7.2 `pop()` and `popitem()`.

    1. `pop(key[, default])`: Removes the key-value pair associated with the given key. If the key is not found and a default value is provided, it returns the default value; otherwise, it raises a `KeyError`.
      >>> my_dict.pop('name')
      >>> my_dict
      {'age': 30, 'city': 'New York'}
    2. `popitem()`: Removes and returns an arbitrary key-value pair as a tuple. Useful when you want to remove and process items in an unordered manner.

      >>> my_dict = {"name": "John", "age": 30, "city": "New York"}
      >>> my_dict.popitem()
      ('city', 'New York')
      >>> my_dict
      {'name': 'John', 'age': 30}
      >>> my_dict.popitem()
      ('age', 30)
      >>> my_dict
      {'name': 'John'}

7.3 `update()`.

  1. `update(iterable)`: Updates the dictionary with elements from another dictionary or an iterable of key-value pairs.
    >>> my_dict = {"name": "John", "age": 30, "city": "New York"}
    >>> new_data = {"hobby": "Reading", "age": 32}
    >>> my_dict.update(new_data)
    >>> my_dict
    {'name': 'John', 'age': 32, 'city': 'New York', 'hobby': 'Reading'}

7.4 `clear()`.

  1. `clear()`: Removes all key-value pairs from the dictionary, making it empty.
    >>> my_dict = {"name": "John", "age": 30, "city": "New York"}
    >>> my_dict.clear()
    >>> my_dict

7.5 `copy()`.

  1. The copy() method creates a shallow copy of the dictionary. Changes made to the copy do not affect the original dictionary, and vice versa. Here’s an example:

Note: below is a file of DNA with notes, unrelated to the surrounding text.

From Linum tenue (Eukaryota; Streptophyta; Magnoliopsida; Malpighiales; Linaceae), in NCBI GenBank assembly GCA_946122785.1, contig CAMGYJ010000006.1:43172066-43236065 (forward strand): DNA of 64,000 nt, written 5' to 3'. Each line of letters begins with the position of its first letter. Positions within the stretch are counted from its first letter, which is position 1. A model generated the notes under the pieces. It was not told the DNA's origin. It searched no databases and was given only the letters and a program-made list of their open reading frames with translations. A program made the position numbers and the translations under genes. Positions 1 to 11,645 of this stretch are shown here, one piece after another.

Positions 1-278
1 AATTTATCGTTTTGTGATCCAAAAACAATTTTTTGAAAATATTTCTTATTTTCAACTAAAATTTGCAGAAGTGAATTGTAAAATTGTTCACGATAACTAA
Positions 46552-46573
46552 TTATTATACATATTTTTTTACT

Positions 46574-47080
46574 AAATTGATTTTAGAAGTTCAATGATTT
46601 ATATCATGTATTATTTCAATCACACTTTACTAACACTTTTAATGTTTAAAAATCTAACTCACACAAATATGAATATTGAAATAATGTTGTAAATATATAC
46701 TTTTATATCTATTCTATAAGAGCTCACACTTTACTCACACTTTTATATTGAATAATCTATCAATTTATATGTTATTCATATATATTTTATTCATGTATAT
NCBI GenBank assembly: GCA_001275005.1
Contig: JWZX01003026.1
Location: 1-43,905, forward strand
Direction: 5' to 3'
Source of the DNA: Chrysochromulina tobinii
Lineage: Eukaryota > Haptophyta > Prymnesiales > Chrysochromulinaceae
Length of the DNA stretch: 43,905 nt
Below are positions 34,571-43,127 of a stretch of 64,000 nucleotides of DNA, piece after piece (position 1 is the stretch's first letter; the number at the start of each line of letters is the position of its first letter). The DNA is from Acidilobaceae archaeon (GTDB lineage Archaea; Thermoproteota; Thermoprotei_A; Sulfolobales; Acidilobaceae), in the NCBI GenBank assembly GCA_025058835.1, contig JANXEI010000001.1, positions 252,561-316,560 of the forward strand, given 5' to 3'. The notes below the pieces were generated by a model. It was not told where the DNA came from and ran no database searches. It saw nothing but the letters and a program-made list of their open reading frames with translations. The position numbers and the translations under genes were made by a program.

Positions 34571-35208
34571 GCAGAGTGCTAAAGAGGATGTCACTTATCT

my_dict = {
        "name": "John",
        "age": 30,
    copy_dict = my_dict.copy()
    copy_dict["age"] = 31
    # Output: {'name': 'John', 'age': 30}
    # Output: {'name': 'John', 'age': 31}

7.6 `get(key, default)`.

  1. The get() method allows you to retrieve the value associated with a specific key.
  2. If the key does not exist in the dictionary, it returns a default value (which is None by default).
  3. Here’s an example:
    my_dict = {
        "name": "John",
        "age": 30,
        "city": "New York"
    name = my_dict.get("name")
    country = my_dict.get("country", "USA")
    # Output: John
    # Output: USA

8. Dictionary Comprehensions.

  1. Similar to list comprehensions, Python allows you to create dictionaries using dictionary comprehensions.
  2. This concise syntax is particularly useful when you want to create dictionaries from existing sequences.
    >>> numbers = [1, 2, 3, 4, 5]
    >>> squared_dict = {x: x**2 for x in numbers}
    >>> squared_dict
    {1: 1, 2: 4, 3: 9, 4: 16, 5: 25}

9. Iterating Over a Dictionary.

  1. You can iterate over the keys, values, or items of a dictionary using `for` loops. Here are some examples:
  2. Example1, iterate the keys of a dictionary object.
    >>> my_dict = {"name": "John", "age": 30, "city": "New York"}
    >>> for key in my_dict:
    ...     print(key)
  3. Example2, iterate the values of a dictionary object.
    >>> my_dict = {"name": "John", "age": 30, "city": "New York"}
    >>> for value in my_dict.values():
    ...     print(value)
    New York
  4. Example3, iterate the key-value pairs of a dictionary object.
    >>> for key, value in my_dict.items():
    ...     print(key, value)
    name John
    age 30
    city New York

10. Conclusion.

  1. Python dictionaries are versatile data structures that allow you to store and manipulate key-value pairs efficiently.
  2. They are fundamental to many Python applications, from data processing to building complex data structures.
  3. Understanding dictionaries and their operations is essential for any Python programmer.
  4. With this comprehensive guide and examples, you should now have a solid foundation for working with Python dictionaries in your own projects.